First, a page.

Roman Thoughts: On Confessing in Another Language

I am chaperoning a high school trip to Rome this week.  First, let me say how wonderful it is to see teenagers phoneless and agape.


The first church we visited was Santa Maria Maggiore, a 4th century basilica which contains a relic of the manger and the tomb of Bernini.  Pope Francis celebrated his first papal Mass there.  The basilica also makes confession available in many languages.

An English-speaking priest was not available for confession, so I braved the sacrament in Spanish.  In doing so I realized something very beautiful about confessing in another language.  Sins cannot be veiled in rhetoric.

English: “Father, there are times when I don’t speak well of people in front of others.”

Spanish: “Soy chismosa.” (I am a gossip.)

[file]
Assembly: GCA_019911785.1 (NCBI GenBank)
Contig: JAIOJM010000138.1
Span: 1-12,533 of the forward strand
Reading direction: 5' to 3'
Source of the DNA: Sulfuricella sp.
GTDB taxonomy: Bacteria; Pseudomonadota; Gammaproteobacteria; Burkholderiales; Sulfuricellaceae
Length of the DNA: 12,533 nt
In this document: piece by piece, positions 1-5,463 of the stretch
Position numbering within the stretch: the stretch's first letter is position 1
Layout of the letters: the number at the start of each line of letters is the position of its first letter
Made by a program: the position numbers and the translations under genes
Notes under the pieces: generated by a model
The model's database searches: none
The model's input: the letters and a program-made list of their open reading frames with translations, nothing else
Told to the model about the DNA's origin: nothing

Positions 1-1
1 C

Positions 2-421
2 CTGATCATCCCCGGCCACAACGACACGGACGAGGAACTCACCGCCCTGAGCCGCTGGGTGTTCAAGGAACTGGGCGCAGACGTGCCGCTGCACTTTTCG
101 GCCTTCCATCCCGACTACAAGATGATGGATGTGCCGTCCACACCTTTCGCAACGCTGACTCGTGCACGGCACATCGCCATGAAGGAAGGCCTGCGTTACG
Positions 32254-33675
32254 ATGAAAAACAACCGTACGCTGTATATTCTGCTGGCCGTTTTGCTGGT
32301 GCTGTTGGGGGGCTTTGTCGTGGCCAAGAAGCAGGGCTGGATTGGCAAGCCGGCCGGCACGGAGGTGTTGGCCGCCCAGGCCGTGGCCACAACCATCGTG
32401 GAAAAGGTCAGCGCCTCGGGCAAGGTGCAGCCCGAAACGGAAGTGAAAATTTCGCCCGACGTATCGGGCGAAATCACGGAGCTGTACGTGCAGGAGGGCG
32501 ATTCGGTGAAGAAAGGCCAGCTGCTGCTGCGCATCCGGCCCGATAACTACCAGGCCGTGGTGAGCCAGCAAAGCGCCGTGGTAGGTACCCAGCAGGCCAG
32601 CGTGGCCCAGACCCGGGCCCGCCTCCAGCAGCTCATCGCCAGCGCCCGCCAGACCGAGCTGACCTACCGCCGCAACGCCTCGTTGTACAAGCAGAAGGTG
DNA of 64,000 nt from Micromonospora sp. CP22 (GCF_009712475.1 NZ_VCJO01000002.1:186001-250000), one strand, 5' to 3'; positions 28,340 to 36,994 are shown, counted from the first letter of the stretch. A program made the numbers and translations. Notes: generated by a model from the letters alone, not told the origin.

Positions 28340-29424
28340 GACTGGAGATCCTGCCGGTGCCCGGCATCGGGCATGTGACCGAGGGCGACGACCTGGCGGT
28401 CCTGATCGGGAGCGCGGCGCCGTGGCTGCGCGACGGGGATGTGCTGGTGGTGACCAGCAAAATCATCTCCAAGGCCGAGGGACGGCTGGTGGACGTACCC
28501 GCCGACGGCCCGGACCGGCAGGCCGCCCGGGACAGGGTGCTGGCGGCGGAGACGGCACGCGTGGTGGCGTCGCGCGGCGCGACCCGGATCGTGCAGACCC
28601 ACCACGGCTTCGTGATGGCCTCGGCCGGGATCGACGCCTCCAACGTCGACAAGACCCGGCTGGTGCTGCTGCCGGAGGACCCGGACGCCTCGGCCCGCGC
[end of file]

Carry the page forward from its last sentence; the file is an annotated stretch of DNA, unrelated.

The simplicity required to stumble through confession in a foreign language fosters a joyful sense of culpability – culpability because the honest state of the soul must be laid bare, joy because this is the path beyond condemnation to forgiveness.

Jane Sloan


B. Jane Sloan is a writer and high school theology teacher from Atlanta, GA. In addition to blogging for Catholic Exchange, she has been published in Our Sunday Visitor, Notre Dame Magazine and the literary journal Omnibus. Jane graduated from the University of Notre Dame in 2007 with a B.A. in theology and philosophy. In 2009, she graduated with an M. Ed. from Notre Dame's Alliance for Catholic Education. In 2009 Jane made a 500-mile pilgrimage on the Camino de Santiago de Compostela in Spain. She spent summer 2010 as an intern planting vegetables and baking bread at the Abbey of Regina Laudis OSB in Bethlehem, CT. In 2011 she was present among the millions at the beatification of Blessed John Paul II. She is currently working toward her M.A. in Theology. Follow her on Twitter @CE_SundayBrunch. Follow her other blog on all-natural eating at

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